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(79:50, Transubstans Records)
TRACK LIST: 1. Good Planets Are Hard to Find 9:43 2. Space Fountain 8:51 3. Orbital Elevator 16:12 4. PP746-3 19:35 5. My Heel Has a Beard 6:01 6. MTSST 19:28 LINEUP: Tobias – guitars KG – sitar, guitar; Hammond Mogens – Hammond, synthesizers Dr. Space – synthesizers PIB – drums Jocke – bass Thomas – bass Luz – percussion
Prolusion. Danish based multinational outfit ORESUND SPACE COLLECTIVE (OSC from now on) was formed in the spring of 2004, and has been active as a live as well as a recording unit since that time. In five years they have issued about a dozen CD-R albums, which are more or less official bootlegs, and a number of more embellished productions as CDs – most of them on the Swedish label Transubstans Records. "Good Planets Are Hard to Find" is their fifth official release, and their fourth released on this label.
Analysis. For this production, recorded late in 2007, a number of musicians were involved that previously hadn't recorded with this musical collective, KG from the band Sienna Root arguably the most renowned of these. The mix of this effort was done by Steve Hayes of Secret Saucer fame, which added different dynamics to the finalized sound of this production. With those biographical tidbits covered, one might expect this venture to be radically different from previous excursions by OSC. But intriguingly enough it isn't. As with previous efforts from this outfit we're still talking about selected parts of improvised space rock jams recorded live in studio, where none of the tracks feature a start or an ending as such – each exploration fades in from an ongoing jam and fades out before it has finished. The rhythm section sets up a firm foundation for synths, keyboards and guitars to revolve around, and the key feature in the sonic tapestries are the guitars’ ever-evolving patterns where one takes a leading role, often with a soloing sequence as the highlight before its contribution is dissolved or fragmented into a subservient role, as the second guitar takes over the dominating spot. Keyboards and synths add textures, and the guitar with the secondary role at any given time serves up fragmented spacey sounds, licks and riffs of a distinct psychedelic nature enriching the sonic tapestries created. Existing followers of the band will note that the guitars generally dominate more on this album though; the soundscapes are generally sparser, and keyboards and synths are rather more sparingly used than on past efforts. There are few instances of these instruments dominating any segments or tracks as such; instead the bass guitar is given a more prominent role in the proceedings. And generally speaking, the soundscapes aren't as busy as on past excursions either; the band allowing segments to be mellow and sparse without filling in layered synths and keyboards to a greater extent this time around. The aforementioned KG from Sienna Root is the one to serve up the most radical change in direction on this venture though. On the opening and closing jams the sitar takes the place of one of the guitars and is given a dominating spot throughout both excursions, adding a highly distinct raga flavor to the band’s space rock jam. Both explorations follow pretty similar patterns to the band's other musical journeys, but the dynamics of the sitar does create a distinct atmosphere that really suits this brand of music. Personally I did find the transitional phases to be somewhat lengthy on this disc, and I get the impression that when searching for a new main direction to the jam, these new musicians involved basically need more time. On the other hand, once a direction has been settled upon the following parts of these jams are arguably even tighter than before; the second half of final track MTSST is in my perception among the best this band has ever made.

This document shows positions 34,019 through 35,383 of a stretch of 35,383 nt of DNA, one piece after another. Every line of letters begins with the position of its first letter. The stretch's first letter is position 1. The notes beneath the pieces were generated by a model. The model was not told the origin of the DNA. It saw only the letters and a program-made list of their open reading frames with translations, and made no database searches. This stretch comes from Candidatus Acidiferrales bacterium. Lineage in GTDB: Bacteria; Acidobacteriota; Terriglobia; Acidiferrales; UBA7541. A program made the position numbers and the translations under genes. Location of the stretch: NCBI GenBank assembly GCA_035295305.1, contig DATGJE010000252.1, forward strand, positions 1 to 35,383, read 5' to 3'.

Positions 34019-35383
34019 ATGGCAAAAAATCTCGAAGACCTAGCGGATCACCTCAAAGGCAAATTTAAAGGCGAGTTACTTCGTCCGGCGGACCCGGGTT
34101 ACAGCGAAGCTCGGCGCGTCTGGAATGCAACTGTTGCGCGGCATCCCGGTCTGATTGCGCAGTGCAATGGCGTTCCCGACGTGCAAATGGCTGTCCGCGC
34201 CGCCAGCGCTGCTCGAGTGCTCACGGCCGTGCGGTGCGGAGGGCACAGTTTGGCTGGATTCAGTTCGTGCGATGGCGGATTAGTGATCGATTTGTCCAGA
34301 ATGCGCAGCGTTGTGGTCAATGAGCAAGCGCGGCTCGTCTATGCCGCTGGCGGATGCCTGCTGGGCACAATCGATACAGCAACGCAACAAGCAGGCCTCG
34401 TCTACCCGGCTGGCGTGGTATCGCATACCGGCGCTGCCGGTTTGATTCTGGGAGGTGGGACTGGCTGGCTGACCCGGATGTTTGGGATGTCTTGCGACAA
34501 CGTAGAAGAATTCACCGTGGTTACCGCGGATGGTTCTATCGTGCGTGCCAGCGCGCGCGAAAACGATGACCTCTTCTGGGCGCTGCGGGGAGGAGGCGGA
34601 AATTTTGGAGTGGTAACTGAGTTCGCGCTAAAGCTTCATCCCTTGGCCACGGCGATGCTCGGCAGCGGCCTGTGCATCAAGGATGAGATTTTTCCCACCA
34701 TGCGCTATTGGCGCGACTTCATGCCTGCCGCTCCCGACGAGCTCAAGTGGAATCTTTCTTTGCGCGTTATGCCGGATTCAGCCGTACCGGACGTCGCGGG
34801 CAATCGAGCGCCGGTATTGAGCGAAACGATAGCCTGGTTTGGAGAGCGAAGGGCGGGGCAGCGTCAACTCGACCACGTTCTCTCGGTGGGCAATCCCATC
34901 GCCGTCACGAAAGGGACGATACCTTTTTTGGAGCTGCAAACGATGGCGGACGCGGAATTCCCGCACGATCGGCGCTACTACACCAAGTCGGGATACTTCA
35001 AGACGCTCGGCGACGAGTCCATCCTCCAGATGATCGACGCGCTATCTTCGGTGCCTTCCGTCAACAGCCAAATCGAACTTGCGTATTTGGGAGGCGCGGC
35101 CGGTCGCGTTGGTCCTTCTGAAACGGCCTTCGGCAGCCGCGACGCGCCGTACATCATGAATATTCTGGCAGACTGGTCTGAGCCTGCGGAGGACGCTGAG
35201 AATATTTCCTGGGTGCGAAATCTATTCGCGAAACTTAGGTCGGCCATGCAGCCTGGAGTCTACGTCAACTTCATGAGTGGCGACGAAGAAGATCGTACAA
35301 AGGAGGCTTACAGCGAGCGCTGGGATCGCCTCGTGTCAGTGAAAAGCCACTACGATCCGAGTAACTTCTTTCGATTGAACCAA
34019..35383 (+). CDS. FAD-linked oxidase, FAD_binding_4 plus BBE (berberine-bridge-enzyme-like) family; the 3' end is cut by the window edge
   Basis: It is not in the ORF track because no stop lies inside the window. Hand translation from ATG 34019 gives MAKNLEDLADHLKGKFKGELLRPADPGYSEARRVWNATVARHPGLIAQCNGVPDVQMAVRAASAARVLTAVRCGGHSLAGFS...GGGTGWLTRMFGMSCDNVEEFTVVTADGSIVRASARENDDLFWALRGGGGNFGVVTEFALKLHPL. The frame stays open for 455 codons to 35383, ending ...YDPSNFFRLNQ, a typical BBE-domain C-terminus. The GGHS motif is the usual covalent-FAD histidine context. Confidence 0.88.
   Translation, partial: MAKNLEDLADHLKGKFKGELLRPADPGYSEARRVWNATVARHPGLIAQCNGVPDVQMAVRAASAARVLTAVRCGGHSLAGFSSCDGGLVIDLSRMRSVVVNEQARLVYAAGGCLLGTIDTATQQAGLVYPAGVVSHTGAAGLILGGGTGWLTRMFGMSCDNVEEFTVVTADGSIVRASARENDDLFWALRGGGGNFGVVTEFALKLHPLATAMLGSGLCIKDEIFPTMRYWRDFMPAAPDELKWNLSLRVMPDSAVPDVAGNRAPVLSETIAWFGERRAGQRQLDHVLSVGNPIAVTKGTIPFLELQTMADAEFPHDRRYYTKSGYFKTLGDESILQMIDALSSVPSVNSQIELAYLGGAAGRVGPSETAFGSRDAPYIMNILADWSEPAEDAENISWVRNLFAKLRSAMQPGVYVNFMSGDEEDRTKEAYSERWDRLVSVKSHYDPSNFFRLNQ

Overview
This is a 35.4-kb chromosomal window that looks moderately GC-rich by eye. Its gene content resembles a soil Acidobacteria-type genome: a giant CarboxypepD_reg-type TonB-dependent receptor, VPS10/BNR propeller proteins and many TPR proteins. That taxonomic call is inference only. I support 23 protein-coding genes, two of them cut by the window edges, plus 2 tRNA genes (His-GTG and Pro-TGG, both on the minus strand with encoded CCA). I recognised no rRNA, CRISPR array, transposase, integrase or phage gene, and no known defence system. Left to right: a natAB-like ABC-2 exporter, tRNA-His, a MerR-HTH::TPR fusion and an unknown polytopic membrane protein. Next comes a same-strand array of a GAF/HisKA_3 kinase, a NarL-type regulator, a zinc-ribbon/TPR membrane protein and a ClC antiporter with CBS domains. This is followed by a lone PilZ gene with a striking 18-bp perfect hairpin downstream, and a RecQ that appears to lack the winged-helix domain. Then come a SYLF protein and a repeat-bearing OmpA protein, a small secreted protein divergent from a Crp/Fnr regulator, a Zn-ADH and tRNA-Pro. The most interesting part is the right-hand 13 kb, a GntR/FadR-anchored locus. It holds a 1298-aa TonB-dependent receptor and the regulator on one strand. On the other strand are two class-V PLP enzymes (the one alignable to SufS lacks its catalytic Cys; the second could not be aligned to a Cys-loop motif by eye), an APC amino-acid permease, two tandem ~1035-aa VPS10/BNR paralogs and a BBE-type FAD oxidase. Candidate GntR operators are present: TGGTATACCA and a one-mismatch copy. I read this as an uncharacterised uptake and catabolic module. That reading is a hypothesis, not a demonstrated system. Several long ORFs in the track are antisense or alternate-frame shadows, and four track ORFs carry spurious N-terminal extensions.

Conclusion. In a period of five years OSC has established themselves as one of the leading bands pursuing improvised space rock, and their most recent effort "Good Planets Are Hard to Find" is on level with their past excursions. Fans of this stylistic expression in general and this band in particular should find their needs nicely catered for on this venture, and those curious about improvised space rock should find this album a good introduction to what it is all about.
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